Allotment Inspections

Please take time to read the notice below. It is lengthy and serious but I would ask you all to read it carefully. It is a reminder of our obligations as allotment plot holders and of the processes involved in plot monitoring and inspection. It is not intended to dampen your enthusiasm for your plots but I think the cusp of the new season is a good time to refresh our memories.

Plot monitoring and inspection processes

Following a committee meeting last year, it was decided that a clear outline of the process of plot monitoring and inspection should be shared with all BGAA plot holders.

The monitoring is delegated to three members of the committee who begin the process each May and do further monitoring visits of the whole site during July and September.

The criteria informing the monitoring visits is taken from MCC’s Rules and Regulations – the Green Book (click here to download from our website) – which all those who rent a plot sign, and therefore agree to abide by, each year. The monitoring form derived from the book is being published below so everyone can see those criteria.

Plot Inspection Criteria

1. Are things being grown Veg / Fruit / Flowers / Herbs?
2. Weeds annual / perennial?
3. Rubbish / dangers?
4. Productive?
5. Evidence of work?


1. How long on plot?
2. Condition when taken over?
3. Previous monitoring?
4. Size of plot?


Once the visits are done, the decisions of the monitoring group are shared with the Secretary and s/he then communicates the results to plot holders. Where improvements are needed, this will be detailed in an email / letter. Plot holders will be given 28 days to make the improvements needed and will be re-inspected by the monitoring group on a follow up visit. Failure to make the required improvements means that the plot holder is at risk of having their tenancy terminated.

There is an official 28 day notice letter that may be received by any plot holder following any of the monitoring visits done. Universally, this causes upset, but the purpose of restating these processes is to ensure that everyone understands that, unless plots are  kept under cultivation according to the agreement made between plot holders and MCC each year, tenancy agreements can legitimately be ended and plot holders will be asked to leave. We are publishing the standard 28 day letter now for plot holders’ information. There are two versions of the first line: either “Your plot requires improvement” or “Your plot is inadequately cultivated”.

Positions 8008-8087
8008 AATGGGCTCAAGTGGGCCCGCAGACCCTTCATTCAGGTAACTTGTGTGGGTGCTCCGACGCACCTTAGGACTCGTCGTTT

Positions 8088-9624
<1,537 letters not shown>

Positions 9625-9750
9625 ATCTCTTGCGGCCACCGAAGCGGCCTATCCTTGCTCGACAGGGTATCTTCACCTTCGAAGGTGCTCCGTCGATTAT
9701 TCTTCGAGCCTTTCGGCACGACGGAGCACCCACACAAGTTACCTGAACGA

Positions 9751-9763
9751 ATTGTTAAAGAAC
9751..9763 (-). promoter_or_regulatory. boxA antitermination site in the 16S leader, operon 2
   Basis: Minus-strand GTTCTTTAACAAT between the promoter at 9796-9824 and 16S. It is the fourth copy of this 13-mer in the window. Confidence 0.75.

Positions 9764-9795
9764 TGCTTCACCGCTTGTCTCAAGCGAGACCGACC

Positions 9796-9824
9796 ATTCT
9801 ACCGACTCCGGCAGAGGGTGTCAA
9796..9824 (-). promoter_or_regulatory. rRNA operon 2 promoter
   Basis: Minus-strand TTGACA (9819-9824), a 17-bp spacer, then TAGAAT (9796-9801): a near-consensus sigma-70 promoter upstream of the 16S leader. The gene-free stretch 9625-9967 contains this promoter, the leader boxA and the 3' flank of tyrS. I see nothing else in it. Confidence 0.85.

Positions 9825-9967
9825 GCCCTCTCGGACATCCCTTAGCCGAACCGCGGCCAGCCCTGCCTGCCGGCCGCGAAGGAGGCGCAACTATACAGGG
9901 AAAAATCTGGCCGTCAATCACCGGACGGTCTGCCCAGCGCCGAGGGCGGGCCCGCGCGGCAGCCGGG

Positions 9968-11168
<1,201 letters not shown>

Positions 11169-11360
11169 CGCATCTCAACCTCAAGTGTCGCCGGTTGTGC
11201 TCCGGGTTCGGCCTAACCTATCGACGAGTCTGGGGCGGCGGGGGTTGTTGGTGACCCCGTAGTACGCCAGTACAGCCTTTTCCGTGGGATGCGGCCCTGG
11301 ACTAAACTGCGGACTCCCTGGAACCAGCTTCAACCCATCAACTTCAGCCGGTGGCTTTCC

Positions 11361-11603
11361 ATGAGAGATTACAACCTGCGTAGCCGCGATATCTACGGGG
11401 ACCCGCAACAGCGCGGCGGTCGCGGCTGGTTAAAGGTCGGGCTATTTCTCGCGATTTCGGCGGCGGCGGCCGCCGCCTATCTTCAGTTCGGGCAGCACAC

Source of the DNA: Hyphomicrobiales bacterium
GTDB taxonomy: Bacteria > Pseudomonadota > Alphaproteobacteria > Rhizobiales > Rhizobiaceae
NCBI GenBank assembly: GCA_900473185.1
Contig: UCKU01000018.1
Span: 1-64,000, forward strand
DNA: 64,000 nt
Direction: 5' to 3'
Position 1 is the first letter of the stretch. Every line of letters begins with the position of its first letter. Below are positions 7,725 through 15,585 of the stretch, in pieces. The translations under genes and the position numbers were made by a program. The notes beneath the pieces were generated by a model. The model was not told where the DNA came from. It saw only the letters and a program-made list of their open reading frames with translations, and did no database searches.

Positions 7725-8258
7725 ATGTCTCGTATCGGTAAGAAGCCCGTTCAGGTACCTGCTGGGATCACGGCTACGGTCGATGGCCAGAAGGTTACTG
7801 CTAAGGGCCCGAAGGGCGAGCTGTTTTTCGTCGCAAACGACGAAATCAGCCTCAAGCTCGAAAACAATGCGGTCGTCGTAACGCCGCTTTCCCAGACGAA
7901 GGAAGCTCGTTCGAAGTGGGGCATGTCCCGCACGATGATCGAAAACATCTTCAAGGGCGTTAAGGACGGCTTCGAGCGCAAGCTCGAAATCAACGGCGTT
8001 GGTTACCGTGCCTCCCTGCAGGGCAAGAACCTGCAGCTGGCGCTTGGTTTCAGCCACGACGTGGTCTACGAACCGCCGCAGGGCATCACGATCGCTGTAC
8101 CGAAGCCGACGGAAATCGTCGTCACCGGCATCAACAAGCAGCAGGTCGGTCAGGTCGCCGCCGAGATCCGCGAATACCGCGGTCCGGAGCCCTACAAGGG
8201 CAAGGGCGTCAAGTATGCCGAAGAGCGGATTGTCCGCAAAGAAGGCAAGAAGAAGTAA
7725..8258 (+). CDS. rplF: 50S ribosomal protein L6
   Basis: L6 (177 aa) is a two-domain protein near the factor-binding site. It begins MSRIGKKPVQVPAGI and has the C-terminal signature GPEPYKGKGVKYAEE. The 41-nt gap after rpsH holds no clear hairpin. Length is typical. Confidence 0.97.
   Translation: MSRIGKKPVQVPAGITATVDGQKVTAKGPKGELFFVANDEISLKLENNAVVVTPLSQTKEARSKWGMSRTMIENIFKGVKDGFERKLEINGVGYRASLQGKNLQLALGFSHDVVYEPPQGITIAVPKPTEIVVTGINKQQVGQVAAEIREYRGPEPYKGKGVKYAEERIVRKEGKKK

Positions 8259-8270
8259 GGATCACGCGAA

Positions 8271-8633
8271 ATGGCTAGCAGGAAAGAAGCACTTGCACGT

There is, of course, a right of appeal following any issuing of a 28 day notice or an ending of a tenancy. The process for this is to contact the Secretary or Chair who will arrange a meeting of three different committee members to review the findings of the monitoring group and any information from the plot holder given as part of the appeal. The outcome of this meeting will be communicated to the plot holder as soon as a decision has been reached.

It is very important to note that these communications are not personal from any individual; any person elected to the committee undertakes to work on behalf of MCC under the terms of the Green Book rules and the BGAA constitution.

The role of Secretary in the process of monitoring plots has been described above and is, in summary, to communicate with plot holders. It can be, and has been in the past, easy for someone, upset at the outcomes, to be abusive or angry with the person acting in this role. This will not be tolerated; not only is it inappropriate, it is also against MCC policy and is, in itself, a reason to have a tenancy terminated.

We hope you continue to enjoy your plot. If you are having any problems please get in touch to let us know sooner rather than later.

Kate Shaw Chair Brighton Grove Allotments